Ultimately, the committee voted down the Alexander amendment along party lines, with 12 saying no and 10 voting for the measure. This means that the committee will proceed to mark up the Harkin version.

No Child Left Behind is the name of the 2001 bipartisan reauthorization of the 1965 Elementary and Secondary Education Act. It expired in 2007. The measure increased the federal government's reach in the country's schools by requiring that schools with low-income students meet annual goals, as determined by standardized tests, in order to qualify for federal money. Since then, the law has been criticized as overly punitive and for creating a culture of "teaching to the test."

Now, the House and Senate are working to rewrite the bill in the context of tighter fiscal conditions and the Obama administration's waiver system that all but gutted the law.

The committee is expected to vote on amendments to the Harkin bill through Wednesday. Even if the bill gets through committee and passes through the Senate floor, it is unlikely to be signed into law because the predominant legislative vision in the House varies significantly. If no alternative is passed, the current No Child Left Behind law will continue to stand, along with the Obama administration's waiver system.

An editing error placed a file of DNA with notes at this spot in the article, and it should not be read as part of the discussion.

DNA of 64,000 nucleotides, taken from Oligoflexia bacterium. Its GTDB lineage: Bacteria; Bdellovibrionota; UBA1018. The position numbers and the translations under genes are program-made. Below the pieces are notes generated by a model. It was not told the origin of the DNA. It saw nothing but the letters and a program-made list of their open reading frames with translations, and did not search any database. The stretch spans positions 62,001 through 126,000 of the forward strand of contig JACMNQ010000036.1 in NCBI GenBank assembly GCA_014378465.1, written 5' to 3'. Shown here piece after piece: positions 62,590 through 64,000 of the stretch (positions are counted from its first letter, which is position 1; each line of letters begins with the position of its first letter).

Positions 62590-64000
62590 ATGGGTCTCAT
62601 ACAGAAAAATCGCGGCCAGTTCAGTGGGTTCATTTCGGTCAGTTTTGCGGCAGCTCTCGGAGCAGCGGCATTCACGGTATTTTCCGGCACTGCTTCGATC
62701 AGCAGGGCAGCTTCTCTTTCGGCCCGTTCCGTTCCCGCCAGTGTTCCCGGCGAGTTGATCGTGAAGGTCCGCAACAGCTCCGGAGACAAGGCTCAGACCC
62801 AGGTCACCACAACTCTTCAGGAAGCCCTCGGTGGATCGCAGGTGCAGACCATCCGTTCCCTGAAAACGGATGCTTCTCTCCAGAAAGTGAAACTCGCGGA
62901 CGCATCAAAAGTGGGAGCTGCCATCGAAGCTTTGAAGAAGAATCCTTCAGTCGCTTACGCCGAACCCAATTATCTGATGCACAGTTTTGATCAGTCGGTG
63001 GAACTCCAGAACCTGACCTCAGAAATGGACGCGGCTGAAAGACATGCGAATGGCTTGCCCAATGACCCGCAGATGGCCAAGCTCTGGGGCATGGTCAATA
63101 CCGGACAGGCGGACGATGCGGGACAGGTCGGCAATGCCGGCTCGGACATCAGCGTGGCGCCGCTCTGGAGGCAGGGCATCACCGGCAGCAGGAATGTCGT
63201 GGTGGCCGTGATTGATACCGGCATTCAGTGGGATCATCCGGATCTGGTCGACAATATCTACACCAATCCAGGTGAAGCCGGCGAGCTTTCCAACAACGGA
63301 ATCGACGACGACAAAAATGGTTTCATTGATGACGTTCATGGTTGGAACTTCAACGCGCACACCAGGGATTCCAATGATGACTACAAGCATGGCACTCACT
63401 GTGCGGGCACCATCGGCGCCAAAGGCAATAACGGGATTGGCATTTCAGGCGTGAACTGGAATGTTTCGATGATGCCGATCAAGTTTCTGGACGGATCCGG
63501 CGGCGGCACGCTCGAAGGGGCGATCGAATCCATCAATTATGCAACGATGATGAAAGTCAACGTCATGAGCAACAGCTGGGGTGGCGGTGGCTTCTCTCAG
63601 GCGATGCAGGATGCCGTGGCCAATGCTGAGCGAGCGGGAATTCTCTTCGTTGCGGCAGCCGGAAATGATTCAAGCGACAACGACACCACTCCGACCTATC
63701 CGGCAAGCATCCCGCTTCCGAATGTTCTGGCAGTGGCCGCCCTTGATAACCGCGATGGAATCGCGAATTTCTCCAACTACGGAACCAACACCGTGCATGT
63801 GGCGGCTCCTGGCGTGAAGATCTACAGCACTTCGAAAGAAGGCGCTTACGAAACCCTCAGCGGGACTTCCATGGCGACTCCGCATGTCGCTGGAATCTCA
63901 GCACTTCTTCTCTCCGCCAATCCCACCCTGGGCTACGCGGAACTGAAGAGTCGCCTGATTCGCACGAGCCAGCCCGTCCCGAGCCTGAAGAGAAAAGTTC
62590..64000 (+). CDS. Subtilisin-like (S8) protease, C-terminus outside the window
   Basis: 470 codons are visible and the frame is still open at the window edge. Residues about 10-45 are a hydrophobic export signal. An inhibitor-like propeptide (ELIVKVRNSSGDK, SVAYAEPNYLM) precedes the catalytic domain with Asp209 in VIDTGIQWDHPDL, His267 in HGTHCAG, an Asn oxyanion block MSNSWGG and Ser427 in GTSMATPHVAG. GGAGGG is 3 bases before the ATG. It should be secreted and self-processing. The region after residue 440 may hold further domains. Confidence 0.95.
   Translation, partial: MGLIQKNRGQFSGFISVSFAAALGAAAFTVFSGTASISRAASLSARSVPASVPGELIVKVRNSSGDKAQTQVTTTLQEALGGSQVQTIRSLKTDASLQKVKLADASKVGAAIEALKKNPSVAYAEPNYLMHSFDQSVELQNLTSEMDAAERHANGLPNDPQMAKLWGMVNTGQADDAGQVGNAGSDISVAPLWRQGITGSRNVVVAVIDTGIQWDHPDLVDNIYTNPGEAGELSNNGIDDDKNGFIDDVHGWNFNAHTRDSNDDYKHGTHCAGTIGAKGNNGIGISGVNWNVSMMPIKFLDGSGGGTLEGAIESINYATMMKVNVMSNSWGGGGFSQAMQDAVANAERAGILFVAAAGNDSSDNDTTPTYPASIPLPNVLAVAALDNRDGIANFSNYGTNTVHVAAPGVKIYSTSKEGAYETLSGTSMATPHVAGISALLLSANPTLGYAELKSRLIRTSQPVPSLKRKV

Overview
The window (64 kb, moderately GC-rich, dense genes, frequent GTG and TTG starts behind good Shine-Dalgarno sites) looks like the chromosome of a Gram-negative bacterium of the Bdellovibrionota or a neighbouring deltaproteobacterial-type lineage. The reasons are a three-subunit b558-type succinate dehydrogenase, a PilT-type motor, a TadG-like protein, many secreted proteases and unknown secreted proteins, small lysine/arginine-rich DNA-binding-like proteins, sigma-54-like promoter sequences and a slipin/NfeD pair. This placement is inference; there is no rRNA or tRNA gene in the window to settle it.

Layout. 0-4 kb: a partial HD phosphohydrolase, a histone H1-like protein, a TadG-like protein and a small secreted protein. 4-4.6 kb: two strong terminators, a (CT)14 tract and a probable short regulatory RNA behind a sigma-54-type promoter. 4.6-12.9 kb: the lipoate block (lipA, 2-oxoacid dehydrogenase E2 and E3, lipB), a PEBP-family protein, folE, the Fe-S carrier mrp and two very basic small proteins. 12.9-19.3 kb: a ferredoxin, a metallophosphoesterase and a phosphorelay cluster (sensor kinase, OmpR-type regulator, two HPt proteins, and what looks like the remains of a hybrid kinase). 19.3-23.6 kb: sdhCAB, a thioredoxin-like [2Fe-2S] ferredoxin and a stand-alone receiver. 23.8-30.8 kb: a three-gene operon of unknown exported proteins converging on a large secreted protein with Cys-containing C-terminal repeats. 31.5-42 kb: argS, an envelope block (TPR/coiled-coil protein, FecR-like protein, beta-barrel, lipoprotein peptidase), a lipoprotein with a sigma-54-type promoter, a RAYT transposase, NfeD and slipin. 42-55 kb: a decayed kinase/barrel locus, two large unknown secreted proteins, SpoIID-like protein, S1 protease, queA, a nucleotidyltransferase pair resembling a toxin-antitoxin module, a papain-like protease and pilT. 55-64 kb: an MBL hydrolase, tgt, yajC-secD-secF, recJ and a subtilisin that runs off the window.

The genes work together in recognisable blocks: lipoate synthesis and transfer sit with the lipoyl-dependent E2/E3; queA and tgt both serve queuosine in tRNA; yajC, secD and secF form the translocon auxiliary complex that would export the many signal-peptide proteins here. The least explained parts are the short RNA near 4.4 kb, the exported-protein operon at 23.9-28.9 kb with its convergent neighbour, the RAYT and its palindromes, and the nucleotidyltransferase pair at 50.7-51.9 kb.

Sen. Patty Murray (D-Wash.) introduced an amendment that would require states to break out their reporting on students' performance further, to include a group on students connected to the military. “We ask so much of our service members and their families, but we don’t have any programs in place to study the impact that life in a military family can have on a child’s education," Murray said. The measure passed the committee, with all Democrats and one Republican -- Kirk -- voting in its favor.

Enzi introduced an amendment that would have walked back the performance goals in Harkin's bill, but that got voted down.

The committee also discussed the merits of competitive grants. The Obama administration often touts its record of leveraging change through competitive grant programs such as Race to the Top. Rural states often respond that because they have less grant writing capacity in their central office, they are left out of such programs. Sen. Al Franken (D-Minn.) offered impassioned support for such programs at the hearing Tuesday, and the committee voted down an amendment to scale them back.

Before the markup, many interest groups released statements or letters to the committee. In one letter, National Education Association President Dennis Van Roekel wrote that the bill would "raise new roadblocks or simply fall short of what is needed for the nation's flagship education law."

Previously, the NEA, the nation's largest teachers' union and a formidable lobbying presence in D.C., had issued a vague, hard-to-decipher statement that said only that NCLB needs to be rewritten.